Second, let’s cautiously touch on the oft-debated policy of reservations in India. A scientific and professional method to design schemes regarding reservations in educational institutions and government jobs would be to periodically collect and use large-scale statistics (which community should get how much reservation based on which factors and for how much period of time) and revise the norms every few years. This will help in evaluating the efficacy of the system, fix its shortcomings, and ensuring that it benefits those who most need the system for their betterment. But, again the human factor complicates policy formulation and as a consequence of which the political process reaches suboptimal conclusions. The sense of righting the historical oppression against particular communities, discrimination in the social customs, and psychological trauma are some of the factors which can neither be modeled perfectly using mathematical equations nor are they explicitly visible in the statistical data. This is why no political party can presently afford to discount the human factor and talk about reservations in a rational way. Thus, the redistribution of resources always remains suboptimal because of the human factor.

Now, the question arises that given this suboptimality in redistributing resources, what kinds of political systems exist? Broadly, we can divide the tussle between the competing groups to gain more resources into two categories. The first category consists of those political orders whose foundation is based on hope while the second kind of political orders are erected on fear. Gandhi’s and Nehru’s ideas about India are a classic example of the first kind. They envisioned an India where people belonging to all ethnic and linguistic groups, religions, caste groups, tribes, etc. could live together and prosper peacefully. Loyalties to one’s region, religion, caste, language, ethnicity, and tribe happily coalesced and were subservient to the Indian identity. Gandhi, the most inveterate enemy of the British Empire, defined his politics by love, truth, non-violence, and the hope for a free and better India. Today, his statue stands tall outside the very British Parliament whose legislation he opposed all his life. This respect paid to him by the former adversary provides an example of the efficacy of such political systems in the eyes of the posterity.

The second type of political systems are founded on fear. The source of this (often imagined) fear can be a minority, a foreign adversary, or an ideology. Generally, the strongmen (no prizes for guessing) type of political figures thrive in such systems. They stoke the fear of minorities (immigrants, religious, linguistic or ethnic minorities), a belligerent foreign nation, or of ideologically opposite leaders/nations. This conscious attempt to segregate the majority and minority into two immutable groups and playing them against each other helps the strongmen to stay in power. However, it is disastrous for democracy because a permanent majority is nothing but majoritarianism. Available resources in a state can only be allocated in a way that keeps the institution stable when majority and minority groups vying for their control change based on policies and circumstances.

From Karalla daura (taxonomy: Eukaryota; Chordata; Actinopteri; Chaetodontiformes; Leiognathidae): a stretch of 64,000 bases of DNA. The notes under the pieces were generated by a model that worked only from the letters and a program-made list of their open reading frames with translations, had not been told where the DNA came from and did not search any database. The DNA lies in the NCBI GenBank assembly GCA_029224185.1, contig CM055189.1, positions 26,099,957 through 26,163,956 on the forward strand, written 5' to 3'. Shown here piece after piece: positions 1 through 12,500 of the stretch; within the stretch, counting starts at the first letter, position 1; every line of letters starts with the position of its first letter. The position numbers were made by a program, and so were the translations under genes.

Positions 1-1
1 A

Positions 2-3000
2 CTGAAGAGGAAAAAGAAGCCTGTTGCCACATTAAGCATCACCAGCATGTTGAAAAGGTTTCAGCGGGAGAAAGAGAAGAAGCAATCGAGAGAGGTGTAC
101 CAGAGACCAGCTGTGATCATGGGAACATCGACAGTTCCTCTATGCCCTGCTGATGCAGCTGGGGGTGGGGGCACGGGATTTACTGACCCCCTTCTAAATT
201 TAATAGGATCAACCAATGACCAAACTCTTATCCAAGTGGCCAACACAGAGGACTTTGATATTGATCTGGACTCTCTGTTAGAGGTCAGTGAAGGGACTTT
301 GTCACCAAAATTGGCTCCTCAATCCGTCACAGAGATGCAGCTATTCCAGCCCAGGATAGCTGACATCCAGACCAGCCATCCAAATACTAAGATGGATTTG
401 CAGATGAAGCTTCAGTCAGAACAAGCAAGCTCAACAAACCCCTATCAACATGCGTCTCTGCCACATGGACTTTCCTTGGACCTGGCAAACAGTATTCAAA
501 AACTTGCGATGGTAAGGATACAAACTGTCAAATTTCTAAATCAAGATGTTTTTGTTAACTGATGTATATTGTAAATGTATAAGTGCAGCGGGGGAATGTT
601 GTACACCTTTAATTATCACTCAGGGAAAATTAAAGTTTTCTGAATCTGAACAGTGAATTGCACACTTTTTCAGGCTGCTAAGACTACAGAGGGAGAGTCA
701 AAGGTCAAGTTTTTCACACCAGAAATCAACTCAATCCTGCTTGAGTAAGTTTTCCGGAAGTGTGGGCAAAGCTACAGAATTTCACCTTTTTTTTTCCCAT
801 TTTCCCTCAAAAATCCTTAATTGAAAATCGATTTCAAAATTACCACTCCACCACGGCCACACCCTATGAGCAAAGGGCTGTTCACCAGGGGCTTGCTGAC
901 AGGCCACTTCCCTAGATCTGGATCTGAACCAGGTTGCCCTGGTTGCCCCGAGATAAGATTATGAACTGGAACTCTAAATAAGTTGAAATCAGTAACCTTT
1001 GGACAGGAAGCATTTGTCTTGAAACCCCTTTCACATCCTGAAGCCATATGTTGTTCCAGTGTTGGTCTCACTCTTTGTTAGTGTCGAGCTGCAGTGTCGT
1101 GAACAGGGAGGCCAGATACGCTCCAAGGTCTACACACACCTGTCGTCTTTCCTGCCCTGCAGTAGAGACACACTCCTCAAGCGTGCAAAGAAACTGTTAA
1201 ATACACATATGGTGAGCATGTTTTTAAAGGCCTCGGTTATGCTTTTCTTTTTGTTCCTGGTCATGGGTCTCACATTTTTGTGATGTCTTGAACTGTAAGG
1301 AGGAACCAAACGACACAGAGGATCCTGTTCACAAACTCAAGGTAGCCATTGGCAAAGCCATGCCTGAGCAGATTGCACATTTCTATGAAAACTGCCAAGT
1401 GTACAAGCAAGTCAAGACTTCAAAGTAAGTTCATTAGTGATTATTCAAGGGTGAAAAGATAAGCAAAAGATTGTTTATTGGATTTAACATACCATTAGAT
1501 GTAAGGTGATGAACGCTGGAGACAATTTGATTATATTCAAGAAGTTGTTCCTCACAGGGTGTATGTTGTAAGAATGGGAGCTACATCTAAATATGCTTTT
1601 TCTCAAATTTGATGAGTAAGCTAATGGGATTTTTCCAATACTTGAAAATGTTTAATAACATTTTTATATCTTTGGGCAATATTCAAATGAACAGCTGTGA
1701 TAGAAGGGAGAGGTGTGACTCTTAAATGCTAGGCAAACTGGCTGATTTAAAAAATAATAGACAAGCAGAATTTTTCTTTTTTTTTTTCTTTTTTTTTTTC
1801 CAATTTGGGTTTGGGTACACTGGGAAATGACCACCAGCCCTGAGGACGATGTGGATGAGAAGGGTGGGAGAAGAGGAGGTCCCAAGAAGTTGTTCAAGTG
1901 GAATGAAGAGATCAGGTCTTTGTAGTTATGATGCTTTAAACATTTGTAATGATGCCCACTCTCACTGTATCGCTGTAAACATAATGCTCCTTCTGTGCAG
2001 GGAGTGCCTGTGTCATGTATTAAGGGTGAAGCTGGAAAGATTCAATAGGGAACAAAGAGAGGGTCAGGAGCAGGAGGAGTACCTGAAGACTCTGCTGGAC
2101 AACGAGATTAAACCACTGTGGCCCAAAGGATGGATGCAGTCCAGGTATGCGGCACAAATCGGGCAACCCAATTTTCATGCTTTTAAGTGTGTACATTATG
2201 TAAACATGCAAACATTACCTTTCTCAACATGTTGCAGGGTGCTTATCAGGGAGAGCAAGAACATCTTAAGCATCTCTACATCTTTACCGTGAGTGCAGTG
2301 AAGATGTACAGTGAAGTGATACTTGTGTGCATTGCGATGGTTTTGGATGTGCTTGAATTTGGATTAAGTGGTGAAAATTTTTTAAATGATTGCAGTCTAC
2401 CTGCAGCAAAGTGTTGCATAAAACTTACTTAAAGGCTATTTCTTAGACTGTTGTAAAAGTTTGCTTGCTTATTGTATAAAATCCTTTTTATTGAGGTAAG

Political leaders in both types of political systems try to balance between empathy and rationality to stay relevant. They must remain empathetic to their supporters (and the public at large) to project themselves as their rightful representatives. But, they also have to make rational decisions at the same time for the allocation of resources. This has to be done in a way by which political leaders can continue to enjoy popular support (especially among their voter base) without making the society so unequal that the instability should threaten the foundation of their administration.

Both types of political systems weave ideologies around them. Political leaders utilize different identities to convey that they shall be able to distribute the resources in a more “favorable” way than their competitors. These identities can be drawn through social (religion, caste, language, etc.), economic (free-market, socialist, etc.), or political inclination-based (liberal, conservative, centrist, etc.) factors. These identities which soon morph into different ideologies act as inspiration as well as facade at the same time. They bind human loyalty to some abstract notions of glory, pride, and righteousness while also providing a sense of belonging with one’s fellow travelers (ideologues) on the same road. Ideologies strengthen the fraternal bond between their respective followers. At the same time, all too often, ideological differences become the common cause of political upheavals in society. This makes it difficult to answer if ideologies give birth to politics or politics advents ideologies. The presence of variant ideologies without politics precludes the redistribution of an institution’s resources. And, what would politics be without opposing ideologies? The answer lies in the Urdu couplet:

Gul hain rang rang se hai raunaq-e-chaman

Ae ‘zauq’ is chaman ko hai zeb ikhtilāf se

(Flowers of diverse colors form the garden’s splendor

This garden’s beauty springs from such disagreements)